What causes MSA?

Both men and women can be affected by MSA. It usually starts between the ages of 30 and 60 years, although it can also affect older people. MSA is not infectious nor contagious.

At present the cause is unknown and MSA seems to occur randomly. It does not appear to be inherited, although it may be that some people are genetically more predisposed to developing it. What triggers the process of atrophy is the subject of ongoing research.


Symptoms vary according to which part of the brain is affected by loss of nerve cells. Not everyone will experience all symptoms. Deterioration is very individual. Some of the most common symptoms include:

  • slowed movements
  • rigidity or stiffness
  • difficulty turning in bed
  • difficulty in initiating a movement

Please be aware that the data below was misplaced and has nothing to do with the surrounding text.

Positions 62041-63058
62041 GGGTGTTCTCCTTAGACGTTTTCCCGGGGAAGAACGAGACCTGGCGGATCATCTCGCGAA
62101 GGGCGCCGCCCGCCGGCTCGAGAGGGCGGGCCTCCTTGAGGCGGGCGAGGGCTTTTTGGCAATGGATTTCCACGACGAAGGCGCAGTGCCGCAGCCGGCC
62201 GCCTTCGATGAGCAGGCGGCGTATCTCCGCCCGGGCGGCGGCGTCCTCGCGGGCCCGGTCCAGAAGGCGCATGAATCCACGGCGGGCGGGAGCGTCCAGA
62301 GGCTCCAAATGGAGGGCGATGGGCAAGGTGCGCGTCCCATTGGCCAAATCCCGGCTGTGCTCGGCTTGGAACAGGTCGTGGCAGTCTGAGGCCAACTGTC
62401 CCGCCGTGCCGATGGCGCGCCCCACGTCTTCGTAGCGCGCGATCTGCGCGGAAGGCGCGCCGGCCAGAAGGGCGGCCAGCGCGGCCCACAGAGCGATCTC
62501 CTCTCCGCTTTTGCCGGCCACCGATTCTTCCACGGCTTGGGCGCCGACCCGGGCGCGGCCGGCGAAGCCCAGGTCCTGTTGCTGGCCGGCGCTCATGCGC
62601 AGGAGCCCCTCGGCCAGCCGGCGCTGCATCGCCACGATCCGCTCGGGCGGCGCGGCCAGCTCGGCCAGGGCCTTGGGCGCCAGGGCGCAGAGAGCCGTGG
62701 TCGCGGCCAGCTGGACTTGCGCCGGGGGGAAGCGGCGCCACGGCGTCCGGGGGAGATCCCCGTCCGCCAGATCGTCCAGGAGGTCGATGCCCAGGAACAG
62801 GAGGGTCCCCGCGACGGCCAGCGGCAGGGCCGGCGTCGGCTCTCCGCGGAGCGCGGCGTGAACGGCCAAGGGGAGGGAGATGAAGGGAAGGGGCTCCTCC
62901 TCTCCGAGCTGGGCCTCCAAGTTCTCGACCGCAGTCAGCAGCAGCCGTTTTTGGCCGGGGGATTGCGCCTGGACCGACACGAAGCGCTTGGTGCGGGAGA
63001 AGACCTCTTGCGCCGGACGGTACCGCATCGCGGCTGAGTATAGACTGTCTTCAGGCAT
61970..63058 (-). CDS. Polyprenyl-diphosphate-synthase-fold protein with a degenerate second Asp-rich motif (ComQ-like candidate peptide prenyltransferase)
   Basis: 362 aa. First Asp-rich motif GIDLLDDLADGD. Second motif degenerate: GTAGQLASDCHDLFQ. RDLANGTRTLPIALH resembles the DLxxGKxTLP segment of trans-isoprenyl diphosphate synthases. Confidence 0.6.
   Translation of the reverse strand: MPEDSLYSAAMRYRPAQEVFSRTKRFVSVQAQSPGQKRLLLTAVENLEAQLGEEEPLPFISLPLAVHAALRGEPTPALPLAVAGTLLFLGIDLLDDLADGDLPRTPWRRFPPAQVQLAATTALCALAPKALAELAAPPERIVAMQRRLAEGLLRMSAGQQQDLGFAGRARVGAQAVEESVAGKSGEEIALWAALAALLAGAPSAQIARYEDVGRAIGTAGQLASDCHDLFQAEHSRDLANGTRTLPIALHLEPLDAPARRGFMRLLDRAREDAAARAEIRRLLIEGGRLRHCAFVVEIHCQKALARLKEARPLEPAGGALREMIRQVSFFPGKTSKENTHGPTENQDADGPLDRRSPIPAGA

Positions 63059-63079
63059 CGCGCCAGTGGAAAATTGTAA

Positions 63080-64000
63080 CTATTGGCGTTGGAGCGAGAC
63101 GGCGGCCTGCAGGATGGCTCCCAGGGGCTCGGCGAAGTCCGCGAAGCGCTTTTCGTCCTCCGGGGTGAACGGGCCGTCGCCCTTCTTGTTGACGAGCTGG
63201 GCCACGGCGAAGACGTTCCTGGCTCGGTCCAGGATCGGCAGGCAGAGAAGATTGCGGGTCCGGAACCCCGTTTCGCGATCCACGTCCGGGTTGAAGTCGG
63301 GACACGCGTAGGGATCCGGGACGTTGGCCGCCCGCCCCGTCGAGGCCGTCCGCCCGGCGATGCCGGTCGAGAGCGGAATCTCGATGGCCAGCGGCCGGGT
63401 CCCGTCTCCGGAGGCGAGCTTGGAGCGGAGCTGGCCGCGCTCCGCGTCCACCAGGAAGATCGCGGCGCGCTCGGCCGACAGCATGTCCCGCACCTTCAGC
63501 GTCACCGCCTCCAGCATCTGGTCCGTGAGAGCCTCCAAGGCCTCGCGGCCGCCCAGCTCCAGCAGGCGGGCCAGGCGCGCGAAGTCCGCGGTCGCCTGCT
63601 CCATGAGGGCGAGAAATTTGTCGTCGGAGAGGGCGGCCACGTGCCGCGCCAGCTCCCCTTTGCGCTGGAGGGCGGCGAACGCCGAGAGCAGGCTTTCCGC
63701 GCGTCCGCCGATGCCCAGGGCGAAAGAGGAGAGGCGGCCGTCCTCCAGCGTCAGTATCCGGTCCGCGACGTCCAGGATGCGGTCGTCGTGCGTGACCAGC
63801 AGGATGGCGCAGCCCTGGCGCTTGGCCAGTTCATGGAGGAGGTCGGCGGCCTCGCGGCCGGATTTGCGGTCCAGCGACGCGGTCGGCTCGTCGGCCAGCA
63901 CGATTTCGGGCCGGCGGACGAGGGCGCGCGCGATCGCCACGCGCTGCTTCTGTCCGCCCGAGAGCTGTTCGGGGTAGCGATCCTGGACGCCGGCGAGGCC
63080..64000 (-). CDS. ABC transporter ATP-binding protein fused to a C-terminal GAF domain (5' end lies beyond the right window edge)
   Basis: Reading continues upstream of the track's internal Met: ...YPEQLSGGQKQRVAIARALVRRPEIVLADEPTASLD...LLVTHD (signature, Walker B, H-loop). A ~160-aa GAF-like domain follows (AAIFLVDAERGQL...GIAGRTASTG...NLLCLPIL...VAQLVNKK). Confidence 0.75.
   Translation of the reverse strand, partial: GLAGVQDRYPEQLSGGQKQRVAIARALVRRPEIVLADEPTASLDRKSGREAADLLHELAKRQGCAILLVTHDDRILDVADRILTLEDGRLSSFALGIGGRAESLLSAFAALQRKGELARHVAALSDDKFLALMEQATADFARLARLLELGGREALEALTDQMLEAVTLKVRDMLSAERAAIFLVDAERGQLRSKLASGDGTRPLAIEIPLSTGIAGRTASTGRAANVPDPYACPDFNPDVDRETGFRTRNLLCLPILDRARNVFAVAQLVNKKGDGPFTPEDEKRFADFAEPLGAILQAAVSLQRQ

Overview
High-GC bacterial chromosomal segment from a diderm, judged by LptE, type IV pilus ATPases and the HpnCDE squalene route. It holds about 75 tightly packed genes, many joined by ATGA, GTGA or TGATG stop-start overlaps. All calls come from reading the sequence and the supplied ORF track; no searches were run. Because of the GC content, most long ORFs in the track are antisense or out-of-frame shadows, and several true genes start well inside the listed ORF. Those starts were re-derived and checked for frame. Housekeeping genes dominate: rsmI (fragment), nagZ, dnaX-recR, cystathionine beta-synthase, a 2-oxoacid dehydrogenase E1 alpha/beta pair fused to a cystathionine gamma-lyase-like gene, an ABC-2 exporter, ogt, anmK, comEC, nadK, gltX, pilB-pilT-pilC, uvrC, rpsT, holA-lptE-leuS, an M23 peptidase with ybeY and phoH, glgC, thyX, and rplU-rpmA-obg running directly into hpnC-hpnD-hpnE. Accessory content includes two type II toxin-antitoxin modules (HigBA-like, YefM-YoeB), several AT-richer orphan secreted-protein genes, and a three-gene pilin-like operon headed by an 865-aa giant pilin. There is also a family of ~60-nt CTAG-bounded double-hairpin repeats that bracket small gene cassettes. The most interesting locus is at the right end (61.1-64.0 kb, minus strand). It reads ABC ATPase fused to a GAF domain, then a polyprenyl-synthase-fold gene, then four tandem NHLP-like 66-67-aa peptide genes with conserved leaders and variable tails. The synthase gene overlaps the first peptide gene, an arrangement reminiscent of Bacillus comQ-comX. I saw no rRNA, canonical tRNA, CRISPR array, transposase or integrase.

• difficulty writing; writing may become small and spidery
  • loss of balance and poor coordination or clumsiness (ataxia)
  • speech difficulties
  • difficulty with fine motor skills such as doing up buttons
  • problems with erection or male impotence
  • loss of bladder control, including urgency, frequent urination or incomplete emptying, often getting up several times at night to pass urine
  • bowel problems, including constipation
  • inability to sweat
  • cold hands and feet
  • drop in blood pressure when standing (postural hypotension), leading to dizziness, fainting or blurred vision
  • coat hanger pain’ (pain in neck or shoulders) as a result of low blood pressure
  • problems with swallowing
  • emotions that are easily aroused or tend to change quickly
  • depression, anxiety or a feeling of being overwhelmed